Date of Award


Document Type

Campus Access Thesis

Degree Name

Master of Arts (MA)



First Advisor

Conevery Bolton Valencius

Second Advisor

Bonnie Miller

Third Advisor

Joshua L. Reid


Throughout the nineteenth century, the island of Cuba was a fixture in the American imperial worldview. Cuban annexation was a recurrent theme in American political culture and foreign policy, intersecting with the ideology of Manifest Destiny, the expansion of American slavery, and the dream of establishing a "democratic empire" in the Caribbean. In political rhetoric, mass media, and travel writing, Cuba was portrayed as a place of abundant natural resources, healthy climate, and welcoming peoples. The idea that the United States would protect Cuba's seemingly pristine landscapes and restore them after decades of Spanish misrule was especially important for negotiating the threat of tropical diseases. Americans knew that yellow fever was endemic in Havana and in other Cuban cities where warm climate and poor sanitation infrastructure led to several outbreaks that plagued the circum-Caribbean and jeopardized the economic lifeways of the southern United States.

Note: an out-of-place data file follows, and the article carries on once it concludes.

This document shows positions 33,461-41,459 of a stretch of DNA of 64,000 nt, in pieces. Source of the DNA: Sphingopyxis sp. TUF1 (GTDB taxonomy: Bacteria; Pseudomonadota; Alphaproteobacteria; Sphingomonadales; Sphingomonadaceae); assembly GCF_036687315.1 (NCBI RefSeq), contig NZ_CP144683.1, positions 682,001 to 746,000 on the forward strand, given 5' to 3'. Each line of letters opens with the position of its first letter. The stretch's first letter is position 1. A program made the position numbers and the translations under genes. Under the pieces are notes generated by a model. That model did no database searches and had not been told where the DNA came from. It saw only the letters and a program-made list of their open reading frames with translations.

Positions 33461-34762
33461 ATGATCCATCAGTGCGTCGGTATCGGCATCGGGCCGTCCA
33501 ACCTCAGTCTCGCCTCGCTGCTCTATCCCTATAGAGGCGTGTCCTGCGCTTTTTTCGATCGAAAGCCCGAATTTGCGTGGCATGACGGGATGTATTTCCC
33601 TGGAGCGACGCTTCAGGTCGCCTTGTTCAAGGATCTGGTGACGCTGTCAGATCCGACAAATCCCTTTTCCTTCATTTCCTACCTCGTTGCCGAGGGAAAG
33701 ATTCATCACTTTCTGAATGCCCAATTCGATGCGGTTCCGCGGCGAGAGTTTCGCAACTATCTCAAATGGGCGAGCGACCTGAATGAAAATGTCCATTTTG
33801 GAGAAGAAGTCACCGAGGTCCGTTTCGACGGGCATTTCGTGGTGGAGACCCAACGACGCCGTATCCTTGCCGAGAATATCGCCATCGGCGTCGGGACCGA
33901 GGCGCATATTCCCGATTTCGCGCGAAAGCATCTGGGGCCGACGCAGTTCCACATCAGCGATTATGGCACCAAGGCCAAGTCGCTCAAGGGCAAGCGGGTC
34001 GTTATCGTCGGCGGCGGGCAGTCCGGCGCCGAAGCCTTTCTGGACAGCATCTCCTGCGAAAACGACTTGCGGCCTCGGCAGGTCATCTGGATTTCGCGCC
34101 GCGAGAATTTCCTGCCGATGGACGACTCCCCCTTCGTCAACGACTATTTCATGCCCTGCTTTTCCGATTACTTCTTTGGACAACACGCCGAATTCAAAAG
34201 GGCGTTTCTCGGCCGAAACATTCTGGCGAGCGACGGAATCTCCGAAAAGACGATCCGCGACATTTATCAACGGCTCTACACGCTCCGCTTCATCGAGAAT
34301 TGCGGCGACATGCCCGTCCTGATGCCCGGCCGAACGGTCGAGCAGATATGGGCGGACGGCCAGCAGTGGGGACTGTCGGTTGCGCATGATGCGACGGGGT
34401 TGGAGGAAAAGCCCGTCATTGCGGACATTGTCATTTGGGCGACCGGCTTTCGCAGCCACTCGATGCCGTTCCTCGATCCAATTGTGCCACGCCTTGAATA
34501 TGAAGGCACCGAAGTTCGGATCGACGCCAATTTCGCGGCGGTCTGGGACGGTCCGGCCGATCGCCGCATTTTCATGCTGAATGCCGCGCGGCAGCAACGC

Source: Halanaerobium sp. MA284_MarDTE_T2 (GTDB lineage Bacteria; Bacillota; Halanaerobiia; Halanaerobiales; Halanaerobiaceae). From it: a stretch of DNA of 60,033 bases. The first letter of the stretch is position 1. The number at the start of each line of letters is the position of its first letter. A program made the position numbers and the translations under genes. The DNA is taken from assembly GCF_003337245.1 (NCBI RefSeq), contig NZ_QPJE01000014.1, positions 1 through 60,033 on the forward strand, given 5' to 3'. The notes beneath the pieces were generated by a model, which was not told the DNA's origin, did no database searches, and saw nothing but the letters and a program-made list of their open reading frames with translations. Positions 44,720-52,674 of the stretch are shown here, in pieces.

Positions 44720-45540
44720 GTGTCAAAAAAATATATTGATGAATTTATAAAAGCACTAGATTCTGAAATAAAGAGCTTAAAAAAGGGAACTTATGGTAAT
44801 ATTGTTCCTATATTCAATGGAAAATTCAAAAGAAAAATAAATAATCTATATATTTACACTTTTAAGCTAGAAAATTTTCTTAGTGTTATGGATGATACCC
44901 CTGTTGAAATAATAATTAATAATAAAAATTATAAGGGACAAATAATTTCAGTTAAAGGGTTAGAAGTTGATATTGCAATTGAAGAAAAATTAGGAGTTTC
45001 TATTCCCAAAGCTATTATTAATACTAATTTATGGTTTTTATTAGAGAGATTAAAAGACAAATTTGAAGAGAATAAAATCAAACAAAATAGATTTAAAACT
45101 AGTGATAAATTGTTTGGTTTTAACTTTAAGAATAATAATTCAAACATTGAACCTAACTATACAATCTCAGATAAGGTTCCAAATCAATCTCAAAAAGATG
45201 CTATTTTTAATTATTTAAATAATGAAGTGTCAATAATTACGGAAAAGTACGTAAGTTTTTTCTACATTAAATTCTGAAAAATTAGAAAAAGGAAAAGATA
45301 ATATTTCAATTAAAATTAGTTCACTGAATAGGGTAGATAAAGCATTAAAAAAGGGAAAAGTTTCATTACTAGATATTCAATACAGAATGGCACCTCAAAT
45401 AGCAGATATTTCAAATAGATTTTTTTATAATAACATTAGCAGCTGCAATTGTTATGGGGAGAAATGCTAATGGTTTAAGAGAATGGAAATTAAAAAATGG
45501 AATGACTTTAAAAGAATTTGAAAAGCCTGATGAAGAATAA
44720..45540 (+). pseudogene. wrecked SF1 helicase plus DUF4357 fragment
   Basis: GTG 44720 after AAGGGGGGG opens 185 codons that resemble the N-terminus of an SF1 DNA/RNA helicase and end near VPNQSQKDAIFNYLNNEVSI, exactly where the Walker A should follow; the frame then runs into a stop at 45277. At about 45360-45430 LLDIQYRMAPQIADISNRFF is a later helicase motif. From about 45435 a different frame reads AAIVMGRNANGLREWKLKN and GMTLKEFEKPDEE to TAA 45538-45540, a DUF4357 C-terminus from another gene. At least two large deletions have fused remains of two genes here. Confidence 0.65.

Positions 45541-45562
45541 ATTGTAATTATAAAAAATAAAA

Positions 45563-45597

Interestingly, despite knowledge of tropical diseases, the island also played a role in American health and environmental consciousness. In particular, Cuba became important for the practice of health tourism, where wealthy urban Americans would visit certain environments to improve their bodily health. Some health travel writers in Cuba seemed to support annexation, but many did not. Instead, they emphasized that Cuba was an exotic, peripheral location with landscapes "unburdened" by industry, urbanization, and expansion. Moreover, many health tourists relied on the knowledge of Cuban doctors, criticized American development on the island, and presented images of Cuban society which undermined the ideologies and practices of American empire. Many scholars have described travel writers and tourists as classic examples of nationalist and/or imperialist mindsets. However, when the ideas of health and environment in travel literature are brought into focus, its relationship to American imperialism becomes far more complicated, revealing a variety of intercultural interactions and transnational connections that shaped both health consciousness and U.S.-Cuban relations in the second half of the nineteenth century. This thesis explores the paradoxical image of Cuba as a health destination and as a potential territorial acquisition that might strengthen the national body of the United States.


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